The relationship with Mexico has been more complicated, what with that Mexican-American War and the Marines marching into the Halls of Montezuma back in the 1840s, and the resulting re-drawing of the maps of both countries, and that other time in the early 20th century that the American military went into Mexican territory in hot pursuit of Pancho Villa’s marauding bands, not to mention their disputes with American oil companies and the many decades or argument about the large numbers of Mexicans seeking and finding employment in America and countless other quarrels. Despite it all there have been diplomatic protocols and trade agreements peso bailouts and other arrangements, and no outright wars between the two countries for the past 169 years, which is not bad by historical international standards.
In the current dispute we think that America can make a convincing case for itself. Whatever the still-disputed causes of that long-ago Mexican-American War we think the the re-drawing of the map it wrought turned out best for the people who found themselves on the north side of it, and we doubt that many of them of any ethnicity would want to revisit the matter, and in any case we think that America should resist such revanchism there just as it should in the Ukraine and the islands of the South China Seas. In the unlikely event that rebels intent on overthrowing the American are wreaking havoc in northern Mexico we wouldn’t mind the Mexicans the chasing them into American territory, and the nationalization of American-financed and American-made and duly negotiated oil industries still strikes us as outright theft, and the very significant influx of legal and illegal Mexican immigrants that has occurred since does include a certain number of rapists and other criminals and seems a decidedly mixed blessing for both countries, and the idea of enforcing borders seems altogether reasonable, and some of those trade deals probably could have turned out better for America.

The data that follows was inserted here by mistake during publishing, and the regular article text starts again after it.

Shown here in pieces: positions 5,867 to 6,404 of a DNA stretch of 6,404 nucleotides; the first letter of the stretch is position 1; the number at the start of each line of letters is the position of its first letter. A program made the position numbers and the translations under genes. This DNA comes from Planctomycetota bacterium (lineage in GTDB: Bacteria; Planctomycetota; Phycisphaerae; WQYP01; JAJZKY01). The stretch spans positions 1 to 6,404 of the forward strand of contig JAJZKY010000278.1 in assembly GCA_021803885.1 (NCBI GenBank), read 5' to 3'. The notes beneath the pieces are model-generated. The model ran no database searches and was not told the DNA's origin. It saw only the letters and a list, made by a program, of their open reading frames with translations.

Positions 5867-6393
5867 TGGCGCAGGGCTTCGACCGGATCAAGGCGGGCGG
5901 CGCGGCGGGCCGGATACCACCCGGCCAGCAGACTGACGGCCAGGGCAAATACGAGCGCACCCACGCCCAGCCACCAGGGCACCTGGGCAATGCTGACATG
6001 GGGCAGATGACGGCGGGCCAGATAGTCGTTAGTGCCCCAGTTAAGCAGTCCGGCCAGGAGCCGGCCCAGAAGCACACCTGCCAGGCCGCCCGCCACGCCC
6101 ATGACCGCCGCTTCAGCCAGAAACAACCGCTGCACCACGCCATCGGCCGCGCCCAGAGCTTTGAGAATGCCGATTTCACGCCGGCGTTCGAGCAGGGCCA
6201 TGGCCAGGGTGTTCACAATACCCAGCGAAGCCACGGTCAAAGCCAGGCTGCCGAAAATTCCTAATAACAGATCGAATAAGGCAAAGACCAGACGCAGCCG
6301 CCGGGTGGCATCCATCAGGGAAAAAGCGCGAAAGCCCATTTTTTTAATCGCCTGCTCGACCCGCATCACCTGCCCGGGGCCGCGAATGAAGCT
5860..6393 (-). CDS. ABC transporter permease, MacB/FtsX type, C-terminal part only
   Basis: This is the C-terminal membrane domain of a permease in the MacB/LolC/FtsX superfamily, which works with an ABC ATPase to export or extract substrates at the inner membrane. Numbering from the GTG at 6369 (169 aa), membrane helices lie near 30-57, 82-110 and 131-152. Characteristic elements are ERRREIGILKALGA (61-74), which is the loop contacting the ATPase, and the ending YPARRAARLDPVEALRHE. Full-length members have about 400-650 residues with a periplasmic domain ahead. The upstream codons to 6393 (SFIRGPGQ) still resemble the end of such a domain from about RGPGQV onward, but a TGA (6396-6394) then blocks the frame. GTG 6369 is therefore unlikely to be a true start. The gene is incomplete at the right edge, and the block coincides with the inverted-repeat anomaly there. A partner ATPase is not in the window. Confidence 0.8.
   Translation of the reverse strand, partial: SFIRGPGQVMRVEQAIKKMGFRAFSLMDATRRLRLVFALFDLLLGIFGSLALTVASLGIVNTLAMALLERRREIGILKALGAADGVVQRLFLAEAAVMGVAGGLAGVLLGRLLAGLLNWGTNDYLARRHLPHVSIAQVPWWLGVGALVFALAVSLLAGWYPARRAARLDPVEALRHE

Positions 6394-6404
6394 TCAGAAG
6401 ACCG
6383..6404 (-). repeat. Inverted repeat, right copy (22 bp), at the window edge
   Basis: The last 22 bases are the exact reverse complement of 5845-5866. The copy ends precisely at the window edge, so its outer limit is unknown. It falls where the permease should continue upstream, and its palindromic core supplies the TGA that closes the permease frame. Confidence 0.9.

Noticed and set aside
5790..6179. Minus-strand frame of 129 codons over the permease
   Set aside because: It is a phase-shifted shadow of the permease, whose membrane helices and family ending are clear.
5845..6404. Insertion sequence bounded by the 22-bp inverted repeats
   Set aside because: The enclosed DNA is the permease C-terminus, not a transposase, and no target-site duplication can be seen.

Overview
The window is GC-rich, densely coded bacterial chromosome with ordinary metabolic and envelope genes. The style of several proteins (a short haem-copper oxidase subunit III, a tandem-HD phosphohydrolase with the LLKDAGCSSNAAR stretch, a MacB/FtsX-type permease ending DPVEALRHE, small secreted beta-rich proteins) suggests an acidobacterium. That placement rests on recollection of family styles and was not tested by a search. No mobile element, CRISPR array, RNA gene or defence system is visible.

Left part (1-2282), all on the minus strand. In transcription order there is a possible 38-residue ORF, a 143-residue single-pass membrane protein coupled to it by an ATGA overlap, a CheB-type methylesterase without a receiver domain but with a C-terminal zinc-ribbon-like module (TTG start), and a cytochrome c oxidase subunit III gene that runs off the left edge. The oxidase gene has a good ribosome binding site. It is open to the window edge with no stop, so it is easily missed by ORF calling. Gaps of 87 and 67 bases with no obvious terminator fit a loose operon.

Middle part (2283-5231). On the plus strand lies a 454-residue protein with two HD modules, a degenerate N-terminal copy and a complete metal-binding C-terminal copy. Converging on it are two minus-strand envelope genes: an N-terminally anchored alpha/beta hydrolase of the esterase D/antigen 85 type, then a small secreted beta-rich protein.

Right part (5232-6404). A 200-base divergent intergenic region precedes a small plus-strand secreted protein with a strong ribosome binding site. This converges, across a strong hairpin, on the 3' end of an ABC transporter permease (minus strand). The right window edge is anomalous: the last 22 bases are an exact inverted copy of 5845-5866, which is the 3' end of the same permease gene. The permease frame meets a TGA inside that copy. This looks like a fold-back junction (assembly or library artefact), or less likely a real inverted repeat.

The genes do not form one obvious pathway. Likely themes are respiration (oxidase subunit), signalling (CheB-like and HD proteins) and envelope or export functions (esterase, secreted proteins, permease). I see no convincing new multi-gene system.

We’re still hoping for an amicable resolution to the latest quarrels, but only with faint hope. Trump’s constantly repeated campaign promise to build a literal wall between the countries is now an executive action, threats of making Mexico pay for it through a 20 percent import tax and other measures have been expounded by his press secretary and “tweeted” on his almighty account and will soon be taken up by Congress, and after that imbroglio with the American judge of Mexican ancestry who was presiding over the Trump University lawsuit that Trump wound up settling for $25 million and the rest of the campaign rhetoric it’s hard to argue that Trump has a certain animosity toward Mexicans. Mexicans are no more amicable to Trump, judging by the red hot market for Trump pinatas and mass protests on both sides of the border, and although Nieto offered an ill-advised helping hand by inviting candidate to a presidential-looking Trump to a state visit back when things were still up for grabs he’s now forced by overwhelming public to take a more adversarial stance against his self-proclaimed adversary.